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Trickle Down

Albany school district struggles with the governor’s proposed budget cuts

At least three dozen teachers in the Albany Public Schools will lose their jobs come June, the first wave of 99 positions to be eliminated in the district next year in the face of a statewide budget crisis that Superintendent Raymond Colucciello calls a “catastrophe” for public education.

“We’ve always said, ‘We don’t have ample resources,’ but this time we really mean it,” Colucciello said as he geared up for the May 18 vote on the school budget after a final public forum on the $203 million proposal. “I said to the board, ‘When we get through this, we will know what we value.’ ”

Gov. David Paterson has proposed statewide funding cuts of more than $1.7 billion to public schools to close New York’s budget gap, and Albany schools would be cut by $6.7 million under that plan. With no state budget in sight, the school district has to go with what it knows, and the resulting Albany schools budget proposal is a painful exercise in snipping a little here and shaving a little there so as to preserve as many of the existing programs and services as possible.

The result: The school system is operating with considerably less money than it is used to. This year’s budget proposal is $1 million less than the previous year, and $4 million less than two years ago.

Going: at least 36 teachers, a number that may increase as school system administrators calculate the number of year-end retirements against the need to cut 99 positions in the 2010-2011 school year. The 99 positions do not mean that 99 people total will lose jobs; attrition and retirements may cover several dozen of those cuts.

“The educational program in this district is going to come through relatively intact,” said School Board President Dan Egan. “A lot of people had to lose their jobs, and that’s a tragedy.”

The layoffs are the main reason that the Albany Public Schools Teachers’ Association has opted not to publicly support the budget proposal, said union president Cathy Corbo. The local is encouraging people to exercise their right to vote and has sent postcards to that effect to all members of its statewide affiliate, New York State United Teachers (NYSUT), who live in Albany.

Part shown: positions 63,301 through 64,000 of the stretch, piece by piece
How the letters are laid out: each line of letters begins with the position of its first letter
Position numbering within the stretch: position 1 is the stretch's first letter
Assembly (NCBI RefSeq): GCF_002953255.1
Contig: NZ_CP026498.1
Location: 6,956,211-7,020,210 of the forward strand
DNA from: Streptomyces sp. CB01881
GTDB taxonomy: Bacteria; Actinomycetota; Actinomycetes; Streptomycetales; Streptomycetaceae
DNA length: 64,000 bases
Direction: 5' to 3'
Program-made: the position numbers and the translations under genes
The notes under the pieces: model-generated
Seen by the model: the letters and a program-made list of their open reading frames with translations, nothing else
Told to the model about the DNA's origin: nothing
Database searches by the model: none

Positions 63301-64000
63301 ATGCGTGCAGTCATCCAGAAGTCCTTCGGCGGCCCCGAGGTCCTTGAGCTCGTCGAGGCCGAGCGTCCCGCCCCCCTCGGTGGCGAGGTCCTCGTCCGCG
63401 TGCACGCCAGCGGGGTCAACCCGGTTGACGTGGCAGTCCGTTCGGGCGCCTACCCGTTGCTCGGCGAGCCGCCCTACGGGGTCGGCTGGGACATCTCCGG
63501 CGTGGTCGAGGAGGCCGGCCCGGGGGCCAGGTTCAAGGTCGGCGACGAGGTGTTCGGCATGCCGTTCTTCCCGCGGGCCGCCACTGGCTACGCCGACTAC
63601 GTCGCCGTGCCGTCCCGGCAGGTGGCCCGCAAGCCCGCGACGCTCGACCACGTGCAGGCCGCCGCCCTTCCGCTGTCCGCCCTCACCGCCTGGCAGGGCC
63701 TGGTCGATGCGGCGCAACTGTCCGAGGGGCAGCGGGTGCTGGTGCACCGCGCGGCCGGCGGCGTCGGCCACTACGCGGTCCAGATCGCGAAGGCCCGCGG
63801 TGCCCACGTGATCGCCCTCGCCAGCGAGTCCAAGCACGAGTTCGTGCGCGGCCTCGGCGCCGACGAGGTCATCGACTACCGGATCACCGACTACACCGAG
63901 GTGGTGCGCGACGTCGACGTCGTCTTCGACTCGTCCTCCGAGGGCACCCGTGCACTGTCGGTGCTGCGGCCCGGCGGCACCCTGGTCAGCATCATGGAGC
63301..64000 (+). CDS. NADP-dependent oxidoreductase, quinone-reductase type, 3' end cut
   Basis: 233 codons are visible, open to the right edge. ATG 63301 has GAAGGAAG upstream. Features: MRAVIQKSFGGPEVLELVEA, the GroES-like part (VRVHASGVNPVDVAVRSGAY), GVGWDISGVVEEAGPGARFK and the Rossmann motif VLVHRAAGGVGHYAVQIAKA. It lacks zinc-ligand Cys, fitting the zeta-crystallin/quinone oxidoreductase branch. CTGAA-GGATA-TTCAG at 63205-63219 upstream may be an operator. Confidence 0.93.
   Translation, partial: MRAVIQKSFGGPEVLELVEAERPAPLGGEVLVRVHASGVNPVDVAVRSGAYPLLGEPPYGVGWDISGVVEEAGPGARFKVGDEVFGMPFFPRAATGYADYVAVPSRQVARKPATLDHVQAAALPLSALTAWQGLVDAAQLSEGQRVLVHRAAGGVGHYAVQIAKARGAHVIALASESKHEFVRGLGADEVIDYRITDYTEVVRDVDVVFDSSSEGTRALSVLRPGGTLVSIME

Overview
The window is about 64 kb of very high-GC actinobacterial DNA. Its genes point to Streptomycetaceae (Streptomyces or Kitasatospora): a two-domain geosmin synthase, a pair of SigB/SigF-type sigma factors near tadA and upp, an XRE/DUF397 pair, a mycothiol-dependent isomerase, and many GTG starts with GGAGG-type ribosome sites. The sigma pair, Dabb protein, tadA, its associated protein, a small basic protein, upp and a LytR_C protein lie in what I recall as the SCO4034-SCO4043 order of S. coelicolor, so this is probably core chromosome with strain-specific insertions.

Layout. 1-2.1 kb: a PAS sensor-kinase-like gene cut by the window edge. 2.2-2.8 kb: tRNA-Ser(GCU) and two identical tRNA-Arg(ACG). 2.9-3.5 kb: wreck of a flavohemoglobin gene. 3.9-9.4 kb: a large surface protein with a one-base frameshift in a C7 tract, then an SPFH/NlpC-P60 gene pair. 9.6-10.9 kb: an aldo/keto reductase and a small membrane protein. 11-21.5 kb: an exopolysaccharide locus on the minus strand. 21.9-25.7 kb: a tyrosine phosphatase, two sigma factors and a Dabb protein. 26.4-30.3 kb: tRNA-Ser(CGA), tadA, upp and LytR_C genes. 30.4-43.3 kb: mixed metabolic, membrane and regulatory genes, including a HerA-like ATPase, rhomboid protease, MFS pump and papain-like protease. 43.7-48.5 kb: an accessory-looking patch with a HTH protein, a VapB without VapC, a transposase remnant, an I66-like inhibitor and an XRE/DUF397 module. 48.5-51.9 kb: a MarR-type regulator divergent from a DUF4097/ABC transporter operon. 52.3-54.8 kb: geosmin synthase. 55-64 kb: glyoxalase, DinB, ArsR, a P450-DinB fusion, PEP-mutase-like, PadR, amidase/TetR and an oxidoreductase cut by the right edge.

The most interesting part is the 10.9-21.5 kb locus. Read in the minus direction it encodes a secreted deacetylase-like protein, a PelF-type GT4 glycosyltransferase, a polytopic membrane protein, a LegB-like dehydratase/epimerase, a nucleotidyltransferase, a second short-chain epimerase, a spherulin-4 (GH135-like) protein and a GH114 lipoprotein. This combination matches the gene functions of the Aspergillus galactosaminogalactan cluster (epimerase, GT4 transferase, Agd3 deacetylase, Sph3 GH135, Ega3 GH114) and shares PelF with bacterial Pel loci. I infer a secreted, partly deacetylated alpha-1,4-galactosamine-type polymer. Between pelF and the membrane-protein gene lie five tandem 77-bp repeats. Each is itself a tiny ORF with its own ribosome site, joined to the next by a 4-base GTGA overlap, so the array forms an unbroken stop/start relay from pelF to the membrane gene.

“We’ve never publicly opposed a budget,” said Corbo, whose local represents 860 school system employees. “This one—it was very difficult for our members. We’re losing a lot of people.”

Also going: Latin language instruction; pre-kindergarten art, music and physical education instruction; and pre-kindergarten transportation to the magnet schools. Band music will begin in fourth grade instead of third, and librarians will be reduced systemwide.

Staying: reading teachers and literacy and math coaches; full-day pre-kindergarten; after-school and extended-day programs; summer school, which is often one of the first targets in budget cuts; and school-based health centers at Giffen Memorial Elementary School, Philip J. Schuyler Achievement Academy and Sheridan Preparatory Academy.

The budget juggling act also extends to the school tax levy, which this year is projected to be $107 million. That’s an increase of 3.87 percent. For the owner of a house assessed at $100,000, with the state’s School Tax Relief Program (STAR) reduction, that will mean an estimated school tax bill of $1,272 and a $79 increase over this year.

Shaving the budget even further to get the tax levy increase below 3 percent would have meant more job cuts, Colucciello said—a move the district was unwilling to make. If the Legislature restores any of Paterson’s proposed cuts to K-12—which the Assembly has pledged to do, but not the Senate—then the school district in turn has pledged to use the first $1 million of restored funds to reducing the tax levy.

If voters reject the budget, the district can offer it for a second vote, or it can go directly to a “contingency budget”—which would be only $469,000 less than the district’s proposal. After a round of public forums on the budget, Egan is cautiously optimistic that Albany voters will realize how tough this year has been.